A Calvert County man killed his wife and 2-year-old daughter before killing himself, authorities said Tuesday. The couple’s 12-year-old son survived the attack but remains hospitalized with burns and cuts.

Frank Hayward Jr., 32, his wife, Cynthia, 32, and their daughter, Natalee, were found dead after sheriff’s deputies responded about 8:30 a.m. Tuesday to an anonymous call about a domestic disturbance in their Owings home, officials said. Fires were burning through the home.

The Haywards’ son, Frank III, suffered severe burns and cuts to his neck, authorities said. He was in serious condition Tuesday. A woman who was at the home, whom authorities identified as Cynthia Hayward’s great-aunt, escaped uninjured.

“We are deeply saddened by this tragic event,” Calvert Sheriff Mike Evans said during a news conference.

Authorities said they were uncertain about a motive in the attacks, but court records in Anne Arundel County depict a troubled life between the Haywards.

The two were married as teens in fall 1999, two weeks before their son was born.

Frank Hayward Jr. was a big man with three tattoos on his arms: barbed wire, a bulldog and Cindy’s name.

In summer 2007, Cynthia Hayward filed for divorce. At the time of the divorce, Frank was working at Stephens Pipe and Steel in Bladensburg, and Cynthia worked at Anne Arundel Diagnostics. They lived in a $349,000 home that was on the market. The proceedings appeared amicable until she sought a protective order that September.

“There has been a lot of mental and physical abuse over the last nine years and threats,” Cynthia wrote in neat, looping letters, asking authorities to keep Frank away.

The previous night, she wrote, Frank had come into her room and put a phone up to her ear with his girlfriend on the line.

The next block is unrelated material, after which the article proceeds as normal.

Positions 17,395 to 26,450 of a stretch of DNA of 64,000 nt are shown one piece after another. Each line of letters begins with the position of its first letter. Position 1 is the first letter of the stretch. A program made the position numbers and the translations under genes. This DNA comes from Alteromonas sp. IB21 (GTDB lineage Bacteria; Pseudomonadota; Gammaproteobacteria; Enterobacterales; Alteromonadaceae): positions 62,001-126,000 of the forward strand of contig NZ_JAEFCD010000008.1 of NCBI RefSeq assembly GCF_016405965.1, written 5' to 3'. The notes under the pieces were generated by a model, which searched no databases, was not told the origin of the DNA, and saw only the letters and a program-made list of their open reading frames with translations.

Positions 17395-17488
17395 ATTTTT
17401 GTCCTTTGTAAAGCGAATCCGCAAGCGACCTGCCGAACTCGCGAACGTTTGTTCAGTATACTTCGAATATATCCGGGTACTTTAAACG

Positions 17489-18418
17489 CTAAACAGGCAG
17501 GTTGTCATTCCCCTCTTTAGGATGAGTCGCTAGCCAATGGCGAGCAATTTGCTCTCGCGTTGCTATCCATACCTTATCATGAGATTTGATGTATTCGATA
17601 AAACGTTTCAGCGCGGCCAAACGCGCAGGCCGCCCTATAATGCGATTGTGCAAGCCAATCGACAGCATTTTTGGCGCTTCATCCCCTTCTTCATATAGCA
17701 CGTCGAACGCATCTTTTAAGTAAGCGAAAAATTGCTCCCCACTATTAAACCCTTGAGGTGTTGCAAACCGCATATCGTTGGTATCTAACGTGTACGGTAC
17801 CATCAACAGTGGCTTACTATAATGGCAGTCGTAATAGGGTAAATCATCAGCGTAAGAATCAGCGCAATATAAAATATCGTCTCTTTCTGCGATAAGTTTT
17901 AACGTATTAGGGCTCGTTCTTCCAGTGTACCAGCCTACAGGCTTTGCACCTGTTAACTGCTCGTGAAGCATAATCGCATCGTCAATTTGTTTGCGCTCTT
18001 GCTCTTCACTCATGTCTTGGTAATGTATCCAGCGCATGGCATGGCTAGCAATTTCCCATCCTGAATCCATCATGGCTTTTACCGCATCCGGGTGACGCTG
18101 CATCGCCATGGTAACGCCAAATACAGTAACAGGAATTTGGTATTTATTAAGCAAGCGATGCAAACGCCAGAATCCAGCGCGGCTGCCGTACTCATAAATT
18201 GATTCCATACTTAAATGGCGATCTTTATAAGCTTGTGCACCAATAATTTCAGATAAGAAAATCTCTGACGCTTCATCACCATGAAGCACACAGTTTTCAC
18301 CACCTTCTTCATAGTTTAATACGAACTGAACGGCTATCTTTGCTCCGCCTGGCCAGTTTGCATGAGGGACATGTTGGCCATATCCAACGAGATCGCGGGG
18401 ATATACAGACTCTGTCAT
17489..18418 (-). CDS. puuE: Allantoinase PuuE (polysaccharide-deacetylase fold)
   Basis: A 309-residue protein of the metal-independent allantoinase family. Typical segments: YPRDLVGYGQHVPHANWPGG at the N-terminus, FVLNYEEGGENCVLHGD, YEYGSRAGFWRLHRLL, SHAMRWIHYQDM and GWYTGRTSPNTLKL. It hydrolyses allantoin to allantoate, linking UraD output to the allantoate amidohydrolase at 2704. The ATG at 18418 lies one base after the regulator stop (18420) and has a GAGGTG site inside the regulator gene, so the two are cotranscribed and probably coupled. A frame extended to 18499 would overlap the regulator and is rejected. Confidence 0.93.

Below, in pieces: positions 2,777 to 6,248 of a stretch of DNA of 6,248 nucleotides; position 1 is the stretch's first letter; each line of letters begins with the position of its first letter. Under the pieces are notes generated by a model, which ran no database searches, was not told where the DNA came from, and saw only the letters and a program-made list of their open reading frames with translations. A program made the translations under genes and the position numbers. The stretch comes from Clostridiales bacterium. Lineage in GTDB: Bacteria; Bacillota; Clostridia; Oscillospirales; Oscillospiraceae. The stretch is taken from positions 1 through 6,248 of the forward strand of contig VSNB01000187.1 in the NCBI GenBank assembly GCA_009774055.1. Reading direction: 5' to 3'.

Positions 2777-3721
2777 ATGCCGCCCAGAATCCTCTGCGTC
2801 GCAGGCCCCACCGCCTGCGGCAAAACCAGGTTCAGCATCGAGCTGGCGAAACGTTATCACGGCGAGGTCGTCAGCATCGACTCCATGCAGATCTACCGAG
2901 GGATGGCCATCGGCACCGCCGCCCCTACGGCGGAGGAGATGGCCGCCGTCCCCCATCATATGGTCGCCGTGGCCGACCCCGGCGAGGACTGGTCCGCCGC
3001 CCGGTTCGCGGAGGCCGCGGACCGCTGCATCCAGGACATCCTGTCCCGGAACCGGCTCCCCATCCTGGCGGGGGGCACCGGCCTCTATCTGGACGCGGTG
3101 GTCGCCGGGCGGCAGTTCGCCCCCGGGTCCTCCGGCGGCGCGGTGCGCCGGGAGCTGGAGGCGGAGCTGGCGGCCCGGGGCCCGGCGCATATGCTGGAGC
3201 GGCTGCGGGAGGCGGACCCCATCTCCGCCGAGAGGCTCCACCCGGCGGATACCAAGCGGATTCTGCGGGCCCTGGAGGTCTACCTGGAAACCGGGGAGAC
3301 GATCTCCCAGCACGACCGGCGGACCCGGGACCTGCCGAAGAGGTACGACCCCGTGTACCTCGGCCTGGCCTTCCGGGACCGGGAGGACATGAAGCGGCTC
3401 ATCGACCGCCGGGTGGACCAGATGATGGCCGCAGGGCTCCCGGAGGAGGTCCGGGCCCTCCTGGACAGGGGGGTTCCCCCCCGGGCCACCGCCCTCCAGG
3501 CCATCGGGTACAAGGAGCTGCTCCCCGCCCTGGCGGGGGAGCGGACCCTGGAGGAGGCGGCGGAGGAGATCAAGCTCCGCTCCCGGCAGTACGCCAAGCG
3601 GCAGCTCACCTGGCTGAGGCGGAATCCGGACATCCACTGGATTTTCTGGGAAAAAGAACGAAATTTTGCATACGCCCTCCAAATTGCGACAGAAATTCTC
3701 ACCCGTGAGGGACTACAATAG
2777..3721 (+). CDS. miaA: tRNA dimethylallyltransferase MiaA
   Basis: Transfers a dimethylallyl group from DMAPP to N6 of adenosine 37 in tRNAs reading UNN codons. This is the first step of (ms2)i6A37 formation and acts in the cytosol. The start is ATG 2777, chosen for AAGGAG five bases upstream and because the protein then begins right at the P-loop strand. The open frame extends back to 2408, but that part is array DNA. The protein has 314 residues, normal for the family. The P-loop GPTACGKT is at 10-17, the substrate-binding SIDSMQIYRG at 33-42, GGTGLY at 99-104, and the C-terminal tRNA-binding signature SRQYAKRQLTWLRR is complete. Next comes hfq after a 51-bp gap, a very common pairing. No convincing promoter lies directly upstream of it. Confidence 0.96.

“She told me she was going to pull me out of work and beat me up,” Cynthia wrote.

Frank III was in Cynthia’s room, and she tried to get him out of it and away from the altercation when either he or her husband — the court filing is not clear — was hit hard enough by the door to leave a mark.

In the complaint, she catalogued what she said had been a series of violent abuses by Frank. Between June and September, he had hit her in the jaw, struck her with pool cue, thrown a bottle of liquid on her, and hidden her home telephone and broken her cellphone so that she couldn’t call for help, the complaint says.

“I want to return home. Right now at mother’s,” she wrote. She also noted that her husband owned a firearm. Anne Arundel authorities served him with the protective order and confiscated a handgun, according to court records.

The protective order, however, was never finalized. Two days later, in a separate court proceeding, the Haywards’ voluntary separation was finalized as a limited divorce, with the two sharing custody almost equally of their son.

Less than a week later, when she could have sought to finalize the protective order, Cynthia stood before a judge and declined.

She told Circuit Court Judge Ronald Silkworth that the two instead wanted to go to counseling.

The couple received a judgment of limited divorce Sept. 12, 2007, after a voluntary separation, court documents show. The decree says the Haywards received joint custody of their son and agreed to forgo alimony. Unlike an absolute divorce, which marks the final dissolution of a marriage, a limited divorce is incomplete and means that the couple has agreed on financial, residential and custody matters but that the mandatory one-year separation period is not complete.

Evans said authorities visited the home in May after receiving an anonymous call urging them to check on Cynthia Hayward and her children but found no evidence that they were in any immediate danger.

The family’s home in Calvert has a brick facade and maroon shutters. Houses in the neighborhood are separated by large yards. When police and firefighters arrived Tuesday morning, they found a fire burning in a bedroom and signs of several others around the house, Evans said.

Authorities said they found a gun in the house, but many circumstances of the killings were still unclear late Tuesday.

Patrick Davis, 41, who lives in the neighborhood, said the Haywards moved in a few years ago. He said Frank Hayward III, or “Little Frank” as he called him, was outgoing and friendly and was often seen playing with other children.

“You never fathom that this would happen in your own neighborhood,” Davis said.